The Nāgarī or Devanāgarī alphabet developed from eastern variants of the Gupta script called Nāgarī, which first emerged during the 8th century. This script was starting to resemble the modern Devanāgarī alphabet by the 10th century, and started to replace Siddham from about 1200.
The name Devanāgarī is made up of two Sanskrit words: deva, which means god, brahman or celestial, and nāgarī, which means city. The name is variously translated as "script of the city", "heavenly/sacred script of the city" or "[script of the] city of the Gods or priests".
Some letters are two forms: the Classical, Northern or Kalikata (Calcutta) form is used in the north of India; while the Modern, Southern or Mumbai (Bombay) form is used in the south India and has become the standard form.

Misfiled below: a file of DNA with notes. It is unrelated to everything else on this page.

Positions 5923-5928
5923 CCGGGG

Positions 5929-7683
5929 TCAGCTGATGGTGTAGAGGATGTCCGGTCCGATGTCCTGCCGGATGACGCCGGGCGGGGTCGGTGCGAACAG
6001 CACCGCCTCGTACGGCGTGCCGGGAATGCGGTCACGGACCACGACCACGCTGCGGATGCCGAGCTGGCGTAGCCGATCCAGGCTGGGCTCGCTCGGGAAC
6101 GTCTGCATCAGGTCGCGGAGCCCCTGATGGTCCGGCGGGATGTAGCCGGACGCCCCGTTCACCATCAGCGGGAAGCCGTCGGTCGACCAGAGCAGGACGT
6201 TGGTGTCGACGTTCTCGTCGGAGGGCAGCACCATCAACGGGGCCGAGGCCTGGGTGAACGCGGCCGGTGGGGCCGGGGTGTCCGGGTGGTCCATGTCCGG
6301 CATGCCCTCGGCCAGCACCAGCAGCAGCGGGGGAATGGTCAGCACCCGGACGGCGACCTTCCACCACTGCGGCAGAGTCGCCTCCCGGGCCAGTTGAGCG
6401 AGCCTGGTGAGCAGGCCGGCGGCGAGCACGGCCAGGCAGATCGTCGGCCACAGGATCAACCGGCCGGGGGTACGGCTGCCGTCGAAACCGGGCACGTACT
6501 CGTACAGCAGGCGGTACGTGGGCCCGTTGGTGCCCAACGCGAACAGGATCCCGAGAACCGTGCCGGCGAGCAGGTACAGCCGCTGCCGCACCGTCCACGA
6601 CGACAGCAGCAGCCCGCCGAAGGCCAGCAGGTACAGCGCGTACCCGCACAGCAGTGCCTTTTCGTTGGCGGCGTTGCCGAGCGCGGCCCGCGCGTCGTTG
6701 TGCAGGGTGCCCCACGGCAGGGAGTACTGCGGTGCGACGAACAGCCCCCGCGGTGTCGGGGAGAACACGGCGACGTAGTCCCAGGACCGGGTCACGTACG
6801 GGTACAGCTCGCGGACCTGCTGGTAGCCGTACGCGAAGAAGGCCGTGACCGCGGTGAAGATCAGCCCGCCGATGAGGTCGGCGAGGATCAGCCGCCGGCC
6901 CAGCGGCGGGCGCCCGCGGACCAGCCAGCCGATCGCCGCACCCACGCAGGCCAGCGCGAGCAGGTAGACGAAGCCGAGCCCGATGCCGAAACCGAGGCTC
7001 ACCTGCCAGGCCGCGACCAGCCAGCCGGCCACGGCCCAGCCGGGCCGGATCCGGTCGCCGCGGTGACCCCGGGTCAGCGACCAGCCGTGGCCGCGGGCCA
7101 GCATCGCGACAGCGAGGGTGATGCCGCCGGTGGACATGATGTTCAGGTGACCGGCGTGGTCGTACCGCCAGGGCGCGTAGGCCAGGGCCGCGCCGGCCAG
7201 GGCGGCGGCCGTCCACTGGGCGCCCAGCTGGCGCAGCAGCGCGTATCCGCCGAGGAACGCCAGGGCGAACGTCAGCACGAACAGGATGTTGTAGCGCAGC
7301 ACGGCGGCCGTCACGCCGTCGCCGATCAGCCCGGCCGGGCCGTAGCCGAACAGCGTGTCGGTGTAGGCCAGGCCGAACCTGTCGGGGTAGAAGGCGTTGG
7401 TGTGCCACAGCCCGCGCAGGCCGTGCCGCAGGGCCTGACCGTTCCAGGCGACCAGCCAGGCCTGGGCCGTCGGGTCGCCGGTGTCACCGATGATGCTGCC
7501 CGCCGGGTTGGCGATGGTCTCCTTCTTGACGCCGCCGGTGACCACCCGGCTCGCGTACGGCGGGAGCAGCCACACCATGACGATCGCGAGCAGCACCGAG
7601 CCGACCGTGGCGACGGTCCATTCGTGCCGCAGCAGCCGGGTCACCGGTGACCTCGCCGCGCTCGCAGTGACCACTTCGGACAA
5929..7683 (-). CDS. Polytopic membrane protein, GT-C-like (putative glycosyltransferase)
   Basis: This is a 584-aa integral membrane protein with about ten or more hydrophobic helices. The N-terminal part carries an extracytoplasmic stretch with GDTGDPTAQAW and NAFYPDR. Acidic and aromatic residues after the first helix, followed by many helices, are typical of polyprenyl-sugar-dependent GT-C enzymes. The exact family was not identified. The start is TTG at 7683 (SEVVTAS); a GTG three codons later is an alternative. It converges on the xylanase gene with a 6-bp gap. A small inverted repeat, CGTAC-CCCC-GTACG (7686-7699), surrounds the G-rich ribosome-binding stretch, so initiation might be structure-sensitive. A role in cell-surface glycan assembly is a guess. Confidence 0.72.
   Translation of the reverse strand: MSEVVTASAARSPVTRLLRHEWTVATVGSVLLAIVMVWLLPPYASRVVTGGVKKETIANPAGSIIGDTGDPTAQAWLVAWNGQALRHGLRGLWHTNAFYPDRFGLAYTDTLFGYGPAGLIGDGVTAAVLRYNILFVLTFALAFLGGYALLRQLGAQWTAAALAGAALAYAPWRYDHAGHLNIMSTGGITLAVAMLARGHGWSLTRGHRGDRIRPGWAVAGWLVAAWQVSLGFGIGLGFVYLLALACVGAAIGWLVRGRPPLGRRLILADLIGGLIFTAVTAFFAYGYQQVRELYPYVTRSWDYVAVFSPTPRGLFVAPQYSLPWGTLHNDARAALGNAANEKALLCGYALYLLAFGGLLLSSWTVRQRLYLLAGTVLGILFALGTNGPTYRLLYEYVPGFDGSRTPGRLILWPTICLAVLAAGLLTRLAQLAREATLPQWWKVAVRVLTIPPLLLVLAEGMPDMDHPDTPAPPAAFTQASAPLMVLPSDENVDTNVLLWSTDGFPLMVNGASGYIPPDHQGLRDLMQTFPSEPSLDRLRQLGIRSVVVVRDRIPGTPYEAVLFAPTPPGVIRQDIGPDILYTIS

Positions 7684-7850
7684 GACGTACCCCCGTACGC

There are about a thousand conjunct consonants, most of which combine two or three consonants. There are also some with four-consonant conjuncts and at least one well-known conjunct with five consonants.
Download the chart (Excel, 39K)
An archive of Sanskrit dictionaries, readers & grammars in German, English & Russian. (circa 4000 Mb Book Scans, devanagari fonts): http://groups.google.com/group/Nagari
Devanagari script tutor
Download free devanagari fonts & transliteration macros. History and hi-res scans of Indian typography: http://nagari.southindia.ru
ALPHABETUM - a Unicode font specifically designed for ancient scripts, including classical & medieval Latin, ancient Greek, Etruscan, Oscan, Umbrian, Faliscan, Messapic, Picene, Iberian, Celtiberian, Gothic, Runic, Old & Middle English, Hebrew, Sanskrit, Old Nordic, Ogham, Kharosthi, Glagolitic, Old Cyrillic, Phoenician, Avestan, Ugaritic, Linear B, Anatolian scripts, Coptic, Cypriot, Brahmi, Old Persian cuneiform: http://guindo.pntic.mec.es/~jmag0042/alphabet.html